My son was diagnosed with ADD (now called ADHD) in first grade. He was held back and we tried counseling because we didn't know if the troubles he was having was due to an emotional issue (parent's separation). His counselor diagnosed him with ADD-mostly just focusing issues and he was put on concerta. My son is now in 6th grade and his teacher is reporting that he looks zoned out, tired, etc. and asked if we had tried lowering his meds. Why would we lower them if we increased them a year ago due to low performance? I would love for him to not have to take medication, but when he doesn't he cannot focus in school. I'm afraid for him going into middle school. We live in a rural area and there is not a behavioral therapist, etc....If he didn't have the meds what else can we do? We don't want him to fail school.
Is he tired? Is he getting enough sleep at night? How is he on weekends? Does he seem tired and zoned out to you on weekends?
And when you put him on Concerta last year - did it improve his school performance?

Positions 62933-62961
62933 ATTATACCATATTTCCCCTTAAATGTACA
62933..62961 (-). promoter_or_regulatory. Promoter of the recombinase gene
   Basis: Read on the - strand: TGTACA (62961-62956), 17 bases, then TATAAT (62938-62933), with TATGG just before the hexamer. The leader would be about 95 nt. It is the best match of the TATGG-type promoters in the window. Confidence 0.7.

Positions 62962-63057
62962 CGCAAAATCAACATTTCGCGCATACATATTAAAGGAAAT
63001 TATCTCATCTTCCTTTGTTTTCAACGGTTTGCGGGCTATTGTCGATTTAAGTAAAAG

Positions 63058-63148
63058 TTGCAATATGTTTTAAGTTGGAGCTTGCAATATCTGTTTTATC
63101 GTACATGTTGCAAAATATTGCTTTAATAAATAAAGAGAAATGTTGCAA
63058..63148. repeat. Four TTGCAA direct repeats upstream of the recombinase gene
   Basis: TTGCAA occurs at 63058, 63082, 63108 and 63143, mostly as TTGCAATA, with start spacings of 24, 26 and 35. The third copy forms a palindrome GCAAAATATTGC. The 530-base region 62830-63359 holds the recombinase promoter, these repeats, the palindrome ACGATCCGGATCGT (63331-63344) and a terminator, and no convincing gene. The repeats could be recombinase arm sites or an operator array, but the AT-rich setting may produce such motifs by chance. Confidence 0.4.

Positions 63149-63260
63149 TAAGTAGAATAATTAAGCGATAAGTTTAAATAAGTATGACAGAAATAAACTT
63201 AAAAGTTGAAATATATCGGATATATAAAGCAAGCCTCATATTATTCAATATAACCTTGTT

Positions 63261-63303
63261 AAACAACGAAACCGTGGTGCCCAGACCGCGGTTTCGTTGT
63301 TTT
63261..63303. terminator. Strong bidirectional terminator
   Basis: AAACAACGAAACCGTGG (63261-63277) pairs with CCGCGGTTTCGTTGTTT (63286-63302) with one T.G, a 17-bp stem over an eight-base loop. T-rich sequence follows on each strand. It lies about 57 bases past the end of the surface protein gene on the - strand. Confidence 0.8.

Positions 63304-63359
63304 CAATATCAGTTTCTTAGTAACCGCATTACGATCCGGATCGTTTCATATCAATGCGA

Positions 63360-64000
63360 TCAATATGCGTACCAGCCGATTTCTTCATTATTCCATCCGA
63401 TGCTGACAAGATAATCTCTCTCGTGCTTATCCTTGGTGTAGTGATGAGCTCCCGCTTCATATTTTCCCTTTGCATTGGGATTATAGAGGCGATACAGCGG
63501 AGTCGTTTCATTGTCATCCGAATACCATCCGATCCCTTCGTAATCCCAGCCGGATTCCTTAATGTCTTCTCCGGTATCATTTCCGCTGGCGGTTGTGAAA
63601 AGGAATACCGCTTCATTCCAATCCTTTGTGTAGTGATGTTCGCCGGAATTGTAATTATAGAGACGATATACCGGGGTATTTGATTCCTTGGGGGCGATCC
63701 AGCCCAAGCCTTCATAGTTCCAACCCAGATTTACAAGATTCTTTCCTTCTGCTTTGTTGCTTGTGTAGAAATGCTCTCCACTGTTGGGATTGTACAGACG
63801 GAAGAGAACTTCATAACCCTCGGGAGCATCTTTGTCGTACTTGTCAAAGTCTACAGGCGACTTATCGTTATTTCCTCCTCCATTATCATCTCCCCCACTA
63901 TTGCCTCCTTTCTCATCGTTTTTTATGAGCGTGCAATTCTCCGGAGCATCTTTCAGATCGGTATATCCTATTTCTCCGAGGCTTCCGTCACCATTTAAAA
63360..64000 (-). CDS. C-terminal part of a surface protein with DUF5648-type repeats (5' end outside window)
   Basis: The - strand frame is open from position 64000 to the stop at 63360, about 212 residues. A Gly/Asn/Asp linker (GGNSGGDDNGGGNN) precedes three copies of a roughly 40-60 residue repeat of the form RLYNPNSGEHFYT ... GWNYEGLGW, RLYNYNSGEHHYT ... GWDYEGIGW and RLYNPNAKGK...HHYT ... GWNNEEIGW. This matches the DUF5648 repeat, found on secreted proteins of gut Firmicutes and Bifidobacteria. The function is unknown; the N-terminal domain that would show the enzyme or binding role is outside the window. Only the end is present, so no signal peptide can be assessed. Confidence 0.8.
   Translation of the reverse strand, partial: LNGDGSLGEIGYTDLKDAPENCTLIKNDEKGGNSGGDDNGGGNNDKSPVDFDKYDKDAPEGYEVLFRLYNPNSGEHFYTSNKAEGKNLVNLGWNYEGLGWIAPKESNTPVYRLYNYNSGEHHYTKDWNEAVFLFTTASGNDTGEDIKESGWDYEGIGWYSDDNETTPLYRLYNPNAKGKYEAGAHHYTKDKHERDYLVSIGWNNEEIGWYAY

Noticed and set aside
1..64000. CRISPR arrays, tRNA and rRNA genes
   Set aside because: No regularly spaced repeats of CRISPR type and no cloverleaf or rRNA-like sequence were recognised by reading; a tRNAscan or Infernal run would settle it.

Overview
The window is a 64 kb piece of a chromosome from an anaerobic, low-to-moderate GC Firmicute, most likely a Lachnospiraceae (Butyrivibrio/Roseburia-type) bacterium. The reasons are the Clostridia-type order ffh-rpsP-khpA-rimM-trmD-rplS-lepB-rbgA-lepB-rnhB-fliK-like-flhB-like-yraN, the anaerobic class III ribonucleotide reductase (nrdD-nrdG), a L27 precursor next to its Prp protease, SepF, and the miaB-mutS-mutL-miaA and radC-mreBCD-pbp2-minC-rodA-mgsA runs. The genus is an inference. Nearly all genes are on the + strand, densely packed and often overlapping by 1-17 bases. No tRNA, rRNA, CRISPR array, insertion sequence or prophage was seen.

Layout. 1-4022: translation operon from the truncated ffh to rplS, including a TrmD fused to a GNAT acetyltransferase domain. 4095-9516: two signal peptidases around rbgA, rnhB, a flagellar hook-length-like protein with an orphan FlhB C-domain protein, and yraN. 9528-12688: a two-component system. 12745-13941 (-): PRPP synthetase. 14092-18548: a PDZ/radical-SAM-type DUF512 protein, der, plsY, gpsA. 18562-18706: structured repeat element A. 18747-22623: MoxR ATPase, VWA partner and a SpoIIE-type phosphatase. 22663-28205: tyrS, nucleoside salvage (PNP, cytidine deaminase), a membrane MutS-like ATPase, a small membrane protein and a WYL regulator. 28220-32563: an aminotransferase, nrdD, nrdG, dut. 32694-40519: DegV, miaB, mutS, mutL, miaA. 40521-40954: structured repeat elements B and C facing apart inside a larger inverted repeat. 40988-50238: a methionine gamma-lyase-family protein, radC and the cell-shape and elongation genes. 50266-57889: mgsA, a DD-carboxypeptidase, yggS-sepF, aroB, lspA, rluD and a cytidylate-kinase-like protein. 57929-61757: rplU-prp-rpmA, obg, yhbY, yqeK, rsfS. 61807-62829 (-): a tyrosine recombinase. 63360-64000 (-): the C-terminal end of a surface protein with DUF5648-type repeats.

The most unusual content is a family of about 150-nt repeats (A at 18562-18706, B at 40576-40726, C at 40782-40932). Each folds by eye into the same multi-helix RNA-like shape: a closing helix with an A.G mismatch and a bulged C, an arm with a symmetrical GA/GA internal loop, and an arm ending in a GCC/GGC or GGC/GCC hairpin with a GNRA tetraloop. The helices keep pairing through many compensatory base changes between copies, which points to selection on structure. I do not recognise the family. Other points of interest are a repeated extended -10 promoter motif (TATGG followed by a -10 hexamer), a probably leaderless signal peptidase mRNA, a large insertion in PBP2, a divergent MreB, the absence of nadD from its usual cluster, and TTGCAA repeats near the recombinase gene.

What his teacher is saying is - he's not focused in school this year. If the meds worked last year, that's wonderful but for one reason or another, his current dosage is not working for him. But it can happen that a child on meds can simply be tired and being tired doesn't mean it comes from his meds. Even on meds, people need the proper amount of sleep. Concerta is intended to help with focus but it doesn't deliver energy. Is a side effect of Concerta drowsiness? Your doctor could tell you that.
If he's getting enough sleep and generally seems happy it can be worth considering how his mood is - tired and zoned out can be a sign of depression. Who writes his prescriptions for you? I'd talk to the doctor who prescribes his medication. Tell him what the teacher said and what you observe about your son on weekends.
Sometimes meds stop working. There are other meds beside Concerta. Sometimes the dosage just needs to be adjusted up or down. Sometimes other problems raise their heads that have little or nothing to do with the medication. It's a challenge to puzzle it out and put the pieces together.